We got to the show early today and received some handling and stacking advice from the lovely Kathleen Chance. The first show we went in the ring and Mr. Tibbs is in BUSINESS, my friends. While we didn't win anything, he presented himself beautifully, including on the table. I am super-proud of him for conquering his fear!
The second show got started around 1, and since this was a smaller show (Easter weekend and all) things were moving along briskly. That being said, there was a good amount of competition in the Rat Terrier classes, which is always exciting but also a little daunting. In we went, and up onto the table. I got two good tailings out if him, he stacked like a statue, and gaited as well as I can ask. Bar the occasional leap for food. He was awarded Best Male by judge Irma Szabo Fertl! Go Tibbs!
Monday, March 18, 2013
As I mentioned in a few posts, the two terriers are just over a year old and RIGHT in the middle of their "teenage" years. It's a simple fact that the majority of pets surrendered to animal shelters are between the ages of 7 months and 2 years, and about half of those aren't neutered. It's something I've thought about in depth as I'm bringing these guys through that very period of time as a pair of unneutered males.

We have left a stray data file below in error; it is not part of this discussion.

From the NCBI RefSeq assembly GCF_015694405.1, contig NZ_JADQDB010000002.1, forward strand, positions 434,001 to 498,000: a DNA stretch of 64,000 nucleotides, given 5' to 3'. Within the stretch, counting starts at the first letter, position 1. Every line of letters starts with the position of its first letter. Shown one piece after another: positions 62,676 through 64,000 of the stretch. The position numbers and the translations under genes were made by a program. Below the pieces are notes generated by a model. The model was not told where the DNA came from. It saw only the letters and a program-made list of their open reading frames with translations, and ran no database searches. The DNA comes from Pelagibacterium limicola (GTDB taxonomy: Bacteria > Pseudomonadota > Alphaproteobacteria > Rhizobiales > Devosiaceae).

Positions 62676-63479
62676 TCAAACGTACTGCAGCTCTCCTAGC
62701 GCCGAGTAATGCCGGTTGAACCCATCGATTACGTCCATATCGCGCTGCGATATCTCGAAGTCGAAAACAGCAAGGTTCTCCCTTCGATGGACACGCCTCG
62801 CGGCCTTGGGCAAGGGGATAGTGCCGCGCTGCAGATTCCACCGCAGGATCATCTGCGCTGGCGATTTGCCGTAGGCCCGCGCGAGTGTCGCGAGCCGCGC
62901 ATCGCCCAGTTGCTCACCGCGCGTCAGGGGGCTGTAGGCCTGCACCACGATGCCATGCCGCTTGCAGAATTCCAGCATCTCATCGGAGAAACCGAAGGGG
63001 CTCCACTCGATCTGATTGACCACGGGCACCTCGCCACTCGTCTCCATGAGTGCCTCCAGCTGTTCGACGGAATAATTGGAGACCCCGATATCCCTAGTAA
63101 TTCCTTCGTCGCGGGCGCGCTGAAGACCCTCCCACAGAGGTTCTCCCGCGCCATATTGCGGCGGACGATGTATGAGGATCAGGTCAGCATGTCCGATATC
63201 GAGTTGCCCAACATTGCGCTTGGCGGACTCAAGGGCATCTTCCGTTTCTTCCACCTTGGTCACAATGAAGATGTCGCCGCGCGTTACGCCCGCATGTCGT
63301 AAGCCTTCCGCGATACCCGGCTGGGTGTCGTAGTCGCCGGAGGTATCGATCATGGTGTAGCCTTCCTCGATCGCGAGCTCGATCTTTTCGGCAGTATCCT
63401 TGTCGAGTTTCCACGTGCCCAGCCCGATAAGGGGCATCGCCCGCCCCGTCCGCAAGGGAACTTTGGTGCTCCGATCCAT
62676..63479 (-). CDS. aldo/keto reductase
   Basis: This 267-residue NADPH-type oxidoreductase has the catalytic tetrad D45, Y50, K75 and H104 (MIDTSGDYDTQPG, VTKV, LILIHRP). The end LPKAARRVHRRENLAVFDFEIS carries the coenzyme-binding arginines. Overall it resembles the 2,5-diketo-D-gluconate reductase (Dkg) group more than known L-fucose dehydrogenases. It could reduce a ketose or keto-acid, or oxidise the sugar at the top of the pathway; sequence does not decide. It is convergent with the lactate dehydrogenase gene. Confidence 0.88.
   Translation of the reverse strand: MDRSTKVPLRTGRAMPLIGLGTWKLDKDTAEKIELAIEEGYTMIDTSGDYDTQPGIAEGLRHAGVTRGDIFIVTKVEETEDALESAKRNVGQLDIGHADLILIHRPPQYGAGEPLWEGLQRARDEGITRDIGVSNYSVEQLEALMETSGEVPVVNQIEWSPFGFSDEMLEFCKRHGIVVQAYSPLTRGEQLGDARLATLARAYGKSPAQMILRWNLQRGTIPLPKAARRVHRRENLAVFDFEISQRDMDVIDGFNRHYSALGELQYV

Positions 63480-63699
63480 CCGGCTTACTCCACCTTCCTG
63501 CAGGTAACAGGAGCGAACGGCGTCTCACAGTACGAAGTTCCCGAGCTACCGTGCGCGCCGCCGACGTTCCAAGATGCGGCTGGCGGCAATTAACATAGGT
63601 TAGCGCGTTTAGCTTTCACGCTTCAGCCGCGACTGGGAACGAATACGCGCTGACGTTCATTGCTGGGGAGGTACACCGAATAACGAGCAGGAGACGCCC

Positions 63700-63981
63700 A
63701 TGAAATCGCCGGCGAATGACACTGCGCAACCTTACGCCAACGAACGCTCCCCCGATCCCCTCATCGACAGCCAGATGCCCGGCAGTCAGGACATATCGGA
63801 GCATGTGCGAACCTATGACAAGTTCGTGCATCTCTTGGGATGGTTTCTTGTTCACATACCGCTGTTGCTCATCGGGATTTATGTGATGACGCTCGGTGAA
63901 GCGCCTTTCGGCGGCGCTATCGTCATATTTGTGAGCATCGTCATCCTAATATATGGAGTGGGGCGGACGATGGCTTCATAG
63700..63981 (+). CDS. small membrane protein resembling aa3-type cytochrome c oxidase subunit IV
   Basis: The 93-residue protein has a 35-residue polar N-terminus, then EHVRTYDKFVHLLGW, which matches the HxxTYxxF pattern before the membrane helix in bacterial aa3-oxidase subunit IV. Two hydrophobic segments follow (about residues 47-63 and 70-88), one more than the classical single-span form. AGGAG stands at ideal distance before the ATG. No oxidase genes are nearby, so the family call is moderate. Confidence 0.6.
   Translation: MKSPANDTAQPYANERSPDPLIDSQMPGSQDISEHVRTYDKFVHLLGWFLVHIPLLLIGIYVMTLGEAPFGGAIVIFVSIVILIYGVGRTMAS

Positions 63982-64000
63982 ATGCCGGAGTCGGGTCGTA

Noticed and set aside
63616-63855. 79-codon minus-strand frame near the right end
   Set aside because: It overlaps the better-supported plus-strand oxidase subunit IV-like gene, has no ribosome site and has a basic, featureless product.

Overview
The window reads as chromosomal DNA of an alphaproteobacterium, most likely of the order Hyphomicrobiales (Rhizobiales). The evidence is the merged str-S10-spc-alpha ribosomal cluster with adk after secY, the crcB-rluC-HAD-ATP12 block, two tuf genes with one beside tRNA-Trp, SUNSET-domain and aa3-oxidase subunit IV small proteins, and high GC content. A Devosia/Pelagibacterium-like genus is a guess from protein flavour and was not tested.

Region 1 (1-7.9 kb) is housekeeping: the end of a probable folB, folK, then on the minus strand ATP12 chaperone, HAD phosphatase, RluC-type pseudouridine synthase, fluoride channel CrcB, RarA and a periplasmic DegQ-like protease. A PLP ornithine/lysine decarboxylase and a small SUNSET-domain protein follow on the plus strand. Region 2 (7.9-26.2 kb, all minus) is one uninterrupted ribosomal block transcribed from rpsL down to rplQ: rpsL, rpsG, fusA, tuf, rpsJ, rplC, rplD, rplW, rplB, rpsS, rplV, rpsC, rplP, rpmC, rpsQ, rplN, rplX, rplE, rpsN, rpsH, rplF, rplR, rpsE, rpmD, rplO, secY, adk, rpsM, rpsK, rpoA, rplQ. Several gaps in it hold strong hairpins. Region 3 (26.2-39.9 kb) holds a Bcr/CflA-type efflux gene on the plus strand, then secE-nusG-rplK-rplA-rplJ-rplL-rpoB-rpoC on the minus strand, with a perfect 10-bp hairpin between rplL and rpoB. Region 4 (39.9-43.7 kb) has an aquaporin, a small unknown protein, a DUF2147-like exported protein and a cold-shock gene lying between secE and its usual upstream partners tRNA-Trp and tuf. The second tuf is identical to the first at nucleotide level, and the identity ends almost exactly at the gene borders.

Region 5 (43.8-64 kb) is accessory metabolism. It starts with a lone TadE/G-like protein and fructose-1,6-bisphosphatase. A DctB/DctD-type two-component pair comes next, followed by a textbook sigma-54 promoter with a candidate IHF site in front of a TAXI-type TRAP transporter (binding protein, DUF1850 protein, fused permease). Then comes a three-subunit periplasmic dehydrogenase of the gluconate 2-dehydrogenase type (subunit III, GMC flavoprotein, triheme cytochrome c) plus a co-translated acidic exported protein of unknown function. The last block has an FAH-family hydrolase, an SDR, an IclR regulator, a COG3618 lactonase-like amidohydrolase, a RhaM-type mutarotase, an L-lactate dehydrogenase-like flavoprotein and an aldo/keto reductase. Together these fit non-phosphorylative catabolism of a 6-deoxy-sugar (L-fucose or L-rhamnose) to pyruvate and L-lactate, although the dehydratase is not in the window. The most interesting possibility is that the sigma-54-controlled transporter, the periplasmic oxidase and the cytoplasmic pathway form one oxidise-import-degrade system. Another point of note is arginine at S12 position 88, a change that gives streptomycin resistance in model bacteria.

I think a big part of the cause of dogs being surrendered (aside from crappy owners) is that at a year old....you think you're done. They're not a puppy anymore, usually they've been through at least a puppy class and there you are with your dog. Then they hit a certain point and seem to either forget or no longer care about a single thing they've learned in the last year. The reason isn't because they're a bad dog, it's because they're not yet a full-grown dog. A year is not the end of development for a dog by any stretch - it generally takes 2 years at the MINIMUM before a dog is an adult physiologically as well as mentally.
Which brings me around to my boys. Shiner and Tibbs are both spending a lot of time on socialization right now, particularly at dog parks as I am trying to desensitize them to the concept of novel people and dogs. Additionally, desensitizing their reaction to potentially tense situations, loud noises, other dogs scuffling, and so on because at this age their reactivity is very high. I have the sweetest little puppies in the world right up until one of them fixates on another dog (often one younger than them), and decides the world will not be right until they have licked or humped that dog for a good period of time. Now, while in the canine world this is normal behavior, people are incredibly touchy about this kind of thing. So it can be tough. I'm trying to simultaneously allow my dogs to age out of this phase, ensure they get sufficient socialization, let them run around and have fun, teach appropriate boundaries, and avoid conflicts with other dog owners while we get through it. Point of fact, a lady referred to Shiner as "vicious" at the park (though clearly this woman has never seen a REAL dog fight, rather than just a kerfluffle that's 90% noise).
The hardest thing to remember at those times is that it IS a phase and they WILL age out of it - in fact, Guinness the Perfect Gentleman had a pretty prolonged teenaged period. He chased inappropriately, played too hard, snapped to easily, and thoroughly enjoyed destroying anything he could get his jaws around. But with time and patience and a lot of work, he aged out of it and turned into the dog we all know and love today. The tough part is the persistence to get there.